Through the Eyes of Ed Dobson: Ed’s Story as Saint Story

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Editor’s Note: In this 3-part series, Christopher R. Brewer and Cole Matson consider Ed’s Story, a series of short films. In Part 1, Brewer introduced the series via David Brown’s Through the Eyes of Saints. Here, in Part 2, Matson discusses Ed’s Story as contemporary saint biopic. On Friday, in Part 3, we interview Steve Carr, the executive director of Flannel.

In my last post on film and saints, I wrote:

Film is an effective way of honouring a community’s heroes and saints. It can bring out the epic scope of a single life, underlining the immense dignity and responsibility of a single human being, or scale down to focus on the quotidian struggles and failures of a seemingly unexceptional life, thereby encouraging us to see our neighbours as brother and sister ‘saints of the everyday’.

Ed’s Story is a documentary about pastor Ed Dobson’s life with ALS (or Lou Gehrig’s disease). It is a story of a modern saint; a man of God who witnesses to God’s love, and models for us how to die well.

Though it revolves around one man, I was struck by how Ed’s story was told through his web of relationships with other people. There are moments where we see Ed alone – fingering a prayer rope, or sitting in his study – but mostly we watch him relate to others: his wife and son, his church, his friends. One important take-away from these videos, considered as hagiography, is the lesson that saints do not exist in isolation. They only exist in the communion of saints, all those holy men and women who have been baptised in Christ and are therefore each other’s family. Saints are formed by their participation in this communion (which is itself formed by Christ), and in turn they help others become more Christ-like.

Five of the nine videos have already been released. “It Ain’t Over” tells the story of the early days of Ed’s diagnosis. He is saved from withdrawal into social isolation by his wife and a friend named Billy, who tells him, “It ain’t over ’til it’s over.” Ed says that “Billy’s phone call was God speaking to me with a New York accent.”  This video speaks to the positive cycle of holiness: receiving encouragement leads to the receiver encouraging others (cf 2 Corinthians 1:4).

Similarly,  “Consider the Birds” and “Be There” follow the effects of this cycle of encouragement. In the second video, Ed gives his son a blue index card with Scripture written on it as the son goes off to war; this card is later passed on to a friend of the son’s who is injured by an IED. The symbol of encouragement in the third video is a Corvette, which is passed on from one friend with ALS to another. Ed explicitly points to this cycle of mutual encouragement: “I found great courage in knowing JJ, and yes, I feel an obligation to pass that on to as many people as possible.” And again, “Our paths cross … so we can mutually encourage each other.”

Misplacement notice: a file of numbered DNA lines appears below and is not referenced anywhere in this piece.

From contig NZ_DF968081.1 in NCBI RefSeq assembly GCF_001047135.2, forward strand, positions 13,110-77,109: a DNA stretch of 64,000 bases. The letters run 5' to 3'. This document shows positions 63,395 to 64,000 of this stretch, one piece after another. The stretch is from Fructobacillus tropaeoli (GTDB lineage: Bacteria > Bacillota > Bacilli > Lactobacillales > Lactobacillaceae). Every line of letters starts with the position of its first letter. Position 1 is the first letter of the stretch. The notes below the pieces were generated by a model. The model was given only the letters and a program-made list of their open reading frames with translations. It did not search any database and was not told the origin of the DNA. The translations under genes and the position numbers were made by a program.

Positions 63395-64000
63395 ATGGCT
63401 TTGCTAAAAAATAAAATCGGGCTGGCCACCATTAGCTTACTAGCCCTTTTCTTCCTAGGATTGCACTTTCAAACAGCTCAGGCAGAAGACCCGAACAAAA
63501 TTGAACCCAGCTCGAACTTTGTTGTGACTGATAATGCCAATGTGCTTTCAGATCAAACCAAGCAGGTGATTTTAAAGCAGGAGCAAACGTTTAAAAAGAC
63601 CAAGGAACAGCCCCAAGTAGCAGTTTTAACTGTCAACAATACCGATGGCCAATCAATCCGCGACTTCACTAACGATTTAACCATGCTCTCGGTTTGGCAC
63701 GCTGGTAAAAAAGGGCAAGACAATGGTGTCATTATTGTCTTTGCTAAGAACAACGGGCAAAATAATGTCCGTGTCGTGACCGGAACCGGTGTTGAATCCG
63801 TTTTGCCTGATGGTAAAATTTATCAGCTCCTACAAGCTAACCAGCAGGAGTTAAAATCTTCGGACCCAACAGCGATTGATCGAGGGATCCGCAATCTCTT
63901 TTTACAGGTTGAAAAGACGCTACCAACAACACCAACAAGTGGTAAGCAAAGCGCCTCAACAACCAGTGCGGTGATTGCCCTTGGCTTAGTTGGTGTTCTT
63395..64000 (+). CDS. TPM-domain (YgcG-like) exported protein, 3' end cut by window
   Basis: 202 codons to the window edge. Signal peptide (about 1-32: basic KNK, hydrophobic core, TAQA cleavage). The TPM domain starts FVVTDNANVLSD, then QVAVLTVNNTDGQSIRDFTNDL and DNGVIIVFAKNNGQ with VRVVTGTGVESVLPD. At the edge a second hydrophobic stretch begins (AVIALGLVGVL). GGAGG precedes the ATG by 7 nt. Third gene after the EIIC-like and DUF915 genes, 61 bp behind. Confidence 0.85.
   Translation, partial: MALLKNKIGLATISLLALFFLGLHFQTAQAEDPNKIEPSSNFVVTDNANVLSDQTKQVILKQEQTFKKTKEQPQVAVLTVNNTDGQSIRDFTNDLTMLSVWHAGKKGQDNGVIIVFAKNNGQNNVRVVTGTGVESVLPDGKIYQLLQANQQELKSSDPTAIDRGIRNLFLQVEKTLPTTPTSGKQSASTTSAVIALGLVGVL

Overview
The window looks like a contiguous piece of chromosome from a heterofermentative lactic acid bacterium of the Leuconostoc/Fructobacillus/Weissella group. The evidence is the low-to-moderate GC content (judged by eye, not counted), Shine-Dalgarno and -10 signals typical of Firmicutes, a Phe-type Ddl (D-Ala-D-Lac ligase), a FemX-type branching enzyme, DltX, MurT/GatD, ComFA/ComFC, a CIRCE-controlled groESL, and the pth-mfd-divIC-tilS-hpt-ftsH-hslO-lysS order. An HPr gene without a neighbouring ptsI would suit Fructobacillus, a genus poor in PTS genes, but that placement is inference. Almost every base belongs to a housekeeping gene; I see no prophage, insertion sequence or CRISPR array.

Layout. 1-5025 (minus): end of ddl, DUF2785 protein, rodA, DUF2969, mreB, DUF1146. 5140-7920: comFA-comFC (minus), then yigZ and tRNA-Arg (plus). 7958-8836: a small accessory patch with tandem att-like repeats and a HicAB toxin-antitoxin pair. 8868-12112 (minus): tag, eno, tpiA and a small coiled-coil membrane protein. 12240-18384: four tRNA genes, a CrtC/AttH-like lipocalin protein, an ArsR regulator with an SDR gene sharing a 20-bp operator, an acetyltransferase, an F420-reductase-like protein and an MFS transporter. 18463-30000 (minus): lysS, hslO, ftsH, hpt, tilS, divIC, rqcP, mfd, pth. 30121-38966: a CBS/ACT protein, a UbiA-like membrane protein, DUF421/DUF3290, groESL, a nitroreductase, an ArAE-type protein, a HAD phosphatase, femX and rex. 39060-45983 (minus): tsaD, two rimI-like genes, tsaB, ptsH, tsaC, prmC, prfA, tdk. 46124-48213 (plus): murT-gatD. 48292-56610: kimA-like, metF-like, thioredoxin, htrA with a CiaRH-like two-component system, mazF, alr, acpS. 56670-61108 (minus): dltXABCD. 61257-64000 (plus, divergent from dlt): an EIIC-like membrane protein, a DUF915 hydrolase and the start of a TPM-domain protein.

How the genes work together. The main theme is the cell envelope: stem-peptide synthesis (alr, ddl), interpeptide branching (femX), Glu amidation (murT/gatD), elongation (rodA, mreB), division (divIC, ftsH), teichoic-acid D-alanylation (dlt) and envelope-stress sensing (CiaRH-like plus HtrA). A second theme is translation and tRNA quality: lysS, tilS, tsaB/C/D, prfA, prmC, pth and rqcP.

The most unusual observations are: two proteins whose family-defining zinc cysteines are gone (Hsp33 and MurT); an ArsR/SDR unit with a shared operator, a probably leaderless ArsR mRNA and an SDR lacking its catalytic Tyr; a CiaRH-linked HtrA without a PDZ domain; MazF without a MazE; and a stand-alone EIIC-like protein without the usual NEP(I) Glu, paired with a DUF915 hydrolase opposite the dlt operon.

“My Garden” deals with Ed’s desolation after leaving his job as a pastor, and moving from being a caretaker of souls to having no one to tend. His purpose as a Christian, and especially as a pastor, is to help others: “Part of the way we worship God is by serving and taking care of the garden. My garden today is meeting people and helping them in their journey.”

One means of helping people in their journey is reconciliation – repairing the broken bonds of relationship. “Ask Forgiveness” was the most powerful for me. It looks at the relationship between Ed and a former staff member of his church who was fired prior to his diagnosis. When she went to him for support, he did not give it, leaving her feeling “betrayed, marginalized, abandoned.” After Ed’s diagnosis, he wrote out a list of everyone he was aware of having offended, and started going down the list making amends. The staff member recounts the experience of having her former pastor and boss come to her home and literally kneel to ask for her forgiveness. The video reminded me of a person I had recently offended, and I had to stop the video halfway through to write and send them a note of apology. The cycle of holiness continues: by watching Ed’s pursuit of reconciliation with the person he had hurt, I was encouraged to do the same.

The growth of this cycle of holiness is the purpose of hagiography, of telling the stories of holy men and women. By receiving encouragement from the examples of our modern-day brothers and sisters in Christ – the saints, the holy ones of God – we are empowered to encourage others with the same encouragement which we have received. And so the cycle of holiness – the cycle of saint-making – continues, by the grace and power of Christ.

Cole Matson is a second-year PhD student in the Institute for Theology, Imagination & the Arts, studying the ethics of the artist-audience relationship in the theatre. He is the Guest Contributions Editor for Transpositions.

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Image Credit: FLANNEL (used with permission)

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